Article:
WATER RESOURCES RESEARCH GRANT PROPOSAL
Title: Hyperfiltration-Induced Precipitation of Sodium Chloride.
Priority Problem Area: Utilization of saline and other impaired waters.
Focus Category: Wastewater, Treatment.
Keywords: Membrane, Reverse Osmosis, Waste Reduction, Hyperfiltration, Precipitation, clay membrane.
Duration: 14 months; Start May 1, 1999; End June 30, 2000
1999 WRRI Award: Total: $51,135
Federal: $ 23,200
Name of Principal Investigator: T. M. Whitworth Department and University: New Mexico Bureau of Mines, New Mexico Tech Address, City, State, and Zip Code: 801 Leroy Place, Socorro, NM 87801 Office Phone Number: (505) 835-5921 Fax Number: (505) 835-6333 E-Mail Address: email@example.com
Congressional District Number: 1
Statement of the Critical Water Resource Problem
Conventional reverse osmosis shows great promise of providing an economical method of purifying saline and other impaired waters. However, reverse osmosis is presently limited by a relatively large waste stream which, for some applications, can be as much as 80% of the total volume treated. High waste disposal costs rule out or severely limit the use of reverse osmosis for many applications. The goal of this project is to reduce the reverse osmosis waste stream to a solidľa reduction in waste volume of up to four orders of magnitude-thus allowing all of the water input into the system to be purified. In a previous WRRI-funded project (Whitworth and DeRosa, 1997), heavy metals including copper, cobalt, and lead, were successfully precipitated from initially undersaturated chloride solutions forced through clay membranes (hyperfiltration). Metal chloride solutions are quite soluble, but not as soluble as sodium chloride; a common constituent of almost all waters. If this waste reduction system is to be widely applicable, it must be able to precipitate highly soluble dissolved minerals such as sodium chloride as well as less soluble dissolved minerals. Theoretical calculations suggest that it is not only possible to precipitate sodium chloride from an initially undersaturated solution passing through a membrane, but that it can be done at fluid pressures of less than 400 psi-pressures significantly less than those used in most reverse osmosis systems. The secret is in the use of an osmotically inefficient membrane. Clay membranes will be used in the proposed experiments because their osmotic efficiency is related to membrane compaction, which is simple to control experimentally. Potential uses of the reverse osmosis waste reduction system important to New Mexico include treatment of irrigation water to reduce total dissolved solids (TDS), treatment of river water to reduce TDS, utilization of saline and other impaired waters by both municipalities and individuals, and remediation of impaired waters.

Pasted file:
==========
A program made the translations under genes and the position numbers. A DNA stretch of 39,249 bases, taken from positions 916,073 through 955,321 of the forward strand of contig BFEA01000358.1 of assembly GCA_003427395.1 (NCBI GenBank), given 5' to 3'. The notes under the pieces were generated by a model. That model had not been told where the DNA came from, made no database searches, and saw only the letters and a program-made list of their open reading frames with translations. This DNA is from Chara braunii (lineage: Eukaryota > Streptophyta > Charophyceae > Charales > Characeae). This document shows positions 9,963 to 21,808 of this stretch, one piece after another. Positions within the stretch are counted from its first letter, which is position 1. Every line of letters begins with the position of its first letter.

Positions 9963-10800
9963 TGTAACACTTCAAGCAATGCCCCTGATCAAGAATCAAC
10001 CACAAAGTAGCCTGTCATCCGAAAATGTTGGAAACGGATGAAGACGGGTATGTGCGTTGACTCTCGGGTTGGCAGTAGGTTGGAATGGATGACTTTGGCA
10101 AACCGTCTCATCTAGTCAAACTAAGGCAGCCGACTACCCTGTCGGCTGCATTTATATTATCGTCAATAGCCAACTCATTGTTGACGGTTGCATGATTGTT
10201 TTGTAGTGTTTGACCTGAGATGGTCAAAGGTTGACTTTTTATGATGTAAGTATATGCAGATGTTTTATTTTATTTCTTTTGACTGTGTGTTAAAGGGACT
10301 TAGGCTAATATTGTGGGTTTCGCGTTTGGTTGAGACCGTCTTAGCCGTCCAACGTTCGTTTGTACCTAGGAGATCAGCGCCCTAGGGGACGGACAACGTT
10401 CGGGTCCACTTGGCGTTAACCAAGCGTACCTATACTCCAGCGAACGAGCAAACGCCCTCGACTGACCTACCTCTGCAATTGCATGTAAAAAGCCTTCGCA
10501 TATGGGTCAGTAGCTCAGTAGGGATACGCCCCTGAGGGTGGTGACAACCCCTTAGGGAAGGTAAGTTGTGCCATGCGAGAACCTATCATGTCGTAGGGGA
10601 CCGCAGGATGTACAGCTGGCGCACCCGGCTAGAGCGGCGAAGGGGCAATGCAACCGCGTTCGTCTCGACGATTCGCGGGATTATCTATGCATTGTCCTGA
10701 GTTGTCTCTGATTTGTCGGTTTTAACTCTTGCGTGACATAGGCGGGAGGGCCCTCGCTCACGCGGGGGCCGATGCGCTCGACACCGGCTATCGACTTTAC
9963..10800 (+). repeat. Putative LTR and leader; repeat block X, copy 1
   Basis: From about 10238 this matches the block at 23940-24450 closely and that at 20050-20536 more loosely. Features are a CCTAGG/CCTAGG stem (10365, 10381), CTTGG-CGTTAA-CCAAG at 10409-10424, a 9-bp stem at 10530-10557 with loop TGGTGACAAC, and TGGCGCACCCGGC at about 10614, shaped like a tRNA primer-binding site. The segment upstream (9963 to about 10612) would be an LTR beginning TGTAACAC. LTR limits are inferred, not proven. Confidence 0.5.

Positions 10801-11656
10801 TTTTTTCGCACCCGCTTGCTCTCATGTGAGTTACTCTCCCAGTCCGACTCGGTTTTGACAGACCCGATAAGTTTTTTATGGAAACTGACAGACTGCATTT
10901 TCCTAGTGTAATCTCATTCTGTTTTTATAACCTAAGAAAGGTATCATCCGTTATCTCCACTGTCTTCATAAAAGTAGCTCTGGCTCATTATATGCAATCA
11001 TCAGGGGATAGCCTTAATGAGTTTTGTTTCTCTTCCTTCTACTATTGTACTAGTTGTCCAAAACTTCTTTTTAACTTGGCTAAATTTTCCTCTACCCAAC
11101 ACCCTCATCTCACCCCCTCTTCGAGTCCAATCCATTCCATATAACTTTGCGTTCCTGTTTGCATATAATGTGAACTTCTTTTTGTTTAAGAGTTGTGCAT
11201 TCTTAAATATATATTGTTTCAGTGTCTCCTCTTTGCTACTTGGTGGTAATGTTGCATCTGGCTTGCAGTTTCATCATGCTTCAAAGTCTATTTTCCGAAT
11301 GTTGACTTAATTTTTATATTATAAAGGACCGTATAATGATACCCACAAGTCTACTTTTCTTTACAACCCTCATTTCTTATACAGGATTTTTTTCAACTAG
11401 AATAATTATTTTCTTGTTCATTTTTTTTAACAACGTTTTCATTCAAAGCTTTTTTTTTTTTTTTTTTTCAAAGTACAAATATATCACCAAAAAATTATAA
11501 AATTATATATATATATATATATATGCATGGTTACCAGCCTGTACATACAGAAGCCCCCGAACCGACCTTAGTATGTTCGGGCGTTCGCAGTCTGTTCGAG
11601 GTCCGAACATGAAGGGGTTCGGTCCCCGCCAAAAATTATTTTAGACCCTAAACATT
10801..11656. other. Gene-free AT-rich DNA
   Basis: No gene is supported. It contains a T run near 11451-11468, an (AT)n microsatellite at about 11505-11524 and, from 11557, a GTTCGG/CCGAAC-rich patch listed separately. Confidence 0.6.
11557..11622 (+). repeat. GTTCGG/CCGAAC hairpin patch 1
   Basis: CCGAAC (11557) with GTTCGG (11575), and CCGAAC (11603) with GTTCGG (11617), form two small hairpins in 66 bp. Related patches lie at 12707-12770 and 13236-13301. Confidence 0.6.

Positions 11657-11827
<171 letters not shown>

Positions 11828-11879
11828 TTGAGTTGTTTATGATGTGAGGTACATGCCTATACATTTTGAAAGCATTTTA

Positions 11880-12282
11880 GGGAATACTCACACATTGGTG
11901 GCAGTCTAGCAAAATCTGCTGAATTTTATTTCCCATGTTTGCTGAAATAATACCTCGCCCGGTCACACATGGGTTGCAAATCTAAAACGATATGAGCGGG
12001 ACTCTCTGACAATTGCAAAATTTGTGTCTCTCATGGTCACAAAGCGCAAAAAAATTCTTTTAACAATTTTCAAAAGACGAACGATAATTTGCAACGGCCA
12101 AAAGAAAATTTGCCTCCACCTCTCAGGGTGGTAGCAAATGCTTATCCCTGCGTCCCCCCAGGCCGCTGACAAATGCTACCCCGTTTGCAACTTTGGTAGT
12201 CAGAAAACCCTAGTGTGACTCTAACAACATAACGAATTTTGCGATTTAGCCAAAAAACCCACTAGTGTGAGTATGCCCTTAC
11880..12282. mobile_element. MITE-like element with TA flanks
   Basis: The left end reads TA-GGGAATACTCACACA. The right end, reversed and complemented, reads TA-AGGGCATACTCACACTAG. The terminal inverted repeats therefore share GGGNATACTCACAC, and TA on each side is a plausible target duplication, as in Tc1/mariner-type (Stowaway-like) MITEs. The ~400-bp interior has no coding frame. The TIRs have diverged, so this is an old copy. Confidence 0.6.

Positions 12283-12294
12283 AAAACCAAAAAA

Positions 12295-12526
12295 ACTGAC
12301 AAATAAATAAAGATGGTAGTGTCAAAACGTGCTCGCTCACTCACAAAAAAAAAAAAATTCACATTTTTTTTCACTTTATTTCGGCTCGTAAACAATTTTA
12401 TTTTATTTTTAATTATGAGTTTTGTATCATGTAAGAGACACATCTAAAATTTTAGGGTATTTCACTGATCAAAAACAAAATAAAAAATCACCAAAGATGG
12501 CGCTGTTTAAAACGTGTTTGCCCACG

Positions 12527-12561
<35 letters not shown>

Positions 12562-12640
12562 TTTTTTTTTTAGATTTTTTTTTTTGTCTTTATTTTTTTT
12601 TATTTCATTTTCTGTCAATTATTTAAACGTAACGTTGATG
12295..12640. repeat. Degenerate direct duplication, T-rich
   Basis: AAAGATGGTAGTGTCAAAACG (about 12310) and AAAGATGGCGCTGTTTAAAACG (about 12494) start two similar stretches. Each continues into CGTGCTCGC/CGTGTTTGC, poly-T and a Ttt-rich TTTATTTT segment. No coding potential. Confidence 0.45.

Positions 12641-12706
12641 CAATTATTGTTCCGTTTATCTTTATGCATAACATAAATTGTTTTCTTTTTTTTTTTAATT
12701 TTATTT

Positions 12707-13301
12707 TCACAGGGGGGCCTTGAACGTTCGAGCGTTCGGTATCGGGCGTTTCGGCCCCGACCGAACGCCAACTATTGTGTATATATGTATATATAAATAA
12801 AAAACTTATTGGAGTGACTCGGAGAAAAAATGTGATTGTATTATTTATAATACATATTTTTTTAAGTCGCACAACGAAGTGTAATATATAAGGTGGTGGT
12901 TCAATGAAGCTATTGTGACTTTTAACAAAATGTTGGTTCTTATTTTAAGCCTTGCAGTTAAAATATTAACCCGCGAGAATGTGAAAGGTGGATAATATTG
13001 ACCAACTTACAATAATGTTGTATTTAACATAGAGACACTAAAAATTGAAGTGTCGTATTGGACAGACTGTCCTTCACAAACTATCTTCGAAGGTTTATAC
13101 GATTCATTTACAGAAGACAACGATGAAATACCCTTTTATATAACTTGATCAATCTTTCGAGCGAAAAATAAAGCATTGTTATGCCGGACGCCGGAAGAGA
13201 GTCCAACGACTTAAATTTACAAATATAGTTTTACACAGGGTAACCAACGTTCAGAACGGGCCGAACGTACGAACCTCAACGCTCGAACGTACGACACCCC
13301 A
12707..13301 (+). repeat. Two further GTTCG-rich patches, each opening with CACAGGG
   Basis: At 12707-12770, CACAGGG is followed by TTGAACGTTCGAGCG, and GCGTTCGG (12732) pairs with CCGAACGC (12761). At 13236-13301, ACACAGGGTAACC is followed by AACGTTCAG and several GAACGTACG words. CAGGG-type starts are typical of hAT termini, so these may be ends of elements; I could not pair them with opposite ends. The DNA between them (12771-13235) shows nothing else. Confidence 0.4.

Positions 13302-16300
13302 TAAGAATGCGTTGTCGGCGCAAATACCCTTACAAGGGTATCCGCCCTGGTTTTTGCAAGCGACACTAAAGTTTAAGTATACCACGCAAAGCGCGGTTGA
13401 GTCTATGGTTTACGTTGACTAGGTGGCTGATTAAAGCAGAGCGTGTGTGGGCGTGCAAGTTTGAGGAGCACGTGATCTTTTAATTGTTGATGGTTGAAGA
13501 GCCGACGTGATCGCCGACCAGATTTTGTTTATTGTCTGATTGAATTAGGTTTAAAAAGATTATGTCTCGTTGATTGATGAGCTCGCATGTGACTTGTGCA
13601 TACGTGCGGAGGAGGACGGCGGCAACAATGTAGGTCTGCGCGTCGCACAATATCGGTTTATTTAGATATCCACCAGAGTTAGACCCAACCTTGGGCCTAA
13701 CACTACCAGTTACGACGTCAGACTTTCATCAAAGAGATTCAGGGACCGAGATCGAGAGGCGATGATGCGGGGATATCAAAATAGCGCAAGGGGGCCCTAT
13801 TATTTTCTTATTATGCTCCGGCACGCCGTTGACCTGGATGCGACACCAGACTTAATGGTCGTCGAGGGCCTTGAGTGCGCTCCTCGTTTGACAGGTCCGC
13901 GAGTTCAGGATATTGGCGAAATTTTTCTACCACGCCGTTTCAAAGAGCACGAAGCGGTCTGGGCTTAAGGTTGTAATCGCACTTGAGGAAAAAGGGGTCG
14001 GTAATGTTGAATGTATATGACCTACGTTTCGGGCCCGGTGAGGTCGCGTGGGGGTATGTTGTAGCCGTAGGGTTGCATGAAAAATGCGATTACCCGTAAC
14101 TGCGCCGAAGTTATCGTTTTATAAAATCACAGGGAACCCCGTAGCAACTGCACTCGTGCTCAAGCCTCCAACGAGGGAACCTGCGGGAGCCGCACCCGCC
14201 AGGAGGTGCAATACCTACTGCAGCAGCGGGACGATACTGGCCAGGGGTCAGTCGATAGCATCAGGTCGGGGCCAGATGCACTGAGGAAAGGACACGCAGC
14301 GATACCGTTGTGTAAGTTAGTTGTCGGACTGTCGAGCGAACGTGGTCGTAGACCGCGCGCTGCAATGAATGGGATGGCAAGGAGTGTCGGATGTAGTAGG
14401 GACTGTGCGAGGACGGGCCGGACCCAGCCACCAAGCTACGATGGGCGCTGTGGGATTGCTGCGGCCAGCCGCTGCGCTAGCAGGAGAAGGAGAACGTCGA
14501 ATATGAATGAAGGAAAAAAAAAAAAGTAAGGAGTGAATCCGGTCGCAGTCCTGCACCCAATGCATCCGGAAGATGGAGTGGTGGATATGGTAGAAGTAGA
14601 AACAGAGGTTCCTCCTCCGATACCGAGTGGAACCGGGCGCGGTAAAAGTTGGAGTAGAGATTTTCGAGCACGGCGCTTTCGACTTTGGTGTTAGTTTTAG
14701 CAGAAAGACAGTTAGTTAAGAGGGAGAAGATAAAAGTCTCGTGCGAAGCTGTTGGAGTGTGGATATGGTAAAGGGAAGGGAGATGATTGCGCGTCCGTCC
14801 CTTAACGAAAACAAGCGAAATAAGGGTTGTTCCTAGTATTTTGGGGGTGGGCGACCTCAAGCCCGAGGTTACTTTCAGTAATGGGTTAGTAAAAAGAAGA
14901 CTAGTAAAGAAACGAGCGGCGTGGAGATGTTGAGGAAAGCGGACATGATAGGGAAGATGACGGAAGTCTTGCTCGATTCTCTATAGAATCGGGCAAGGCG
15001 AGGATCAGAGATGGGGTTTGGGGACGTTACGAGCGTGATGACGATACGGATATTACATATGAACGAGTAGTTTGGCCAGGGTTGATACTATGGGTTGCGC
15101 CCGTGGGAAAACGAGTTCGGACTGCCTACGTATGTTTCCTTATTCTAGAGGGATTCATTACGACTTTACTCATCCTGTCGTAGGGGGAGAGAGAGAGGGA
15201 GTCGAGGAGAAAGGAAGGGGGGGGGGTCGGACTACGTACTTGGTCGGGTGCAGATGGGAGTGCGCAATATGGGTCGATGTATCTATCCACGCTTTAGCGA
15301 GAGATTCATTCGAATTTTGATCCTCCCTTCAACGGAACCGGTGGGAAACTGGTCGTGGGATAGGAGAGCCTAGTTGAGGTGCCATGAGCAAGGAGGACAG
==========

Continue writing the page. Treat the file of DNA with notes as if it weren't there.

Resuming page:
Statement of the results, Benefits Expected
The objectives of this project are to 1) experimentally demonstrate that hyperfiltration-induced precipitation of sodium chloride can occur, and 2) conduct bench-scale testing using this process to reduce reverse osmosis waste to a solid. This reverse osmosis waste reduction system will significantly cut waste disposal costs. For example, calculations show that, if this waste reduction system is added to a conventional reverse osmosis unit which treats 2000 mg/l water to 250 mg/l total dissolved solids with a waste stream of 30%, the waste disposal costs (based on weight) will be only 5.8% of normal. For a conventional reverse osmosis system treating 20,000 mg/l water to 250 mg/l, with a waste stream of 80% the total volume, the waste reduction system can reduce waste disposal costs to 2.5% of normal.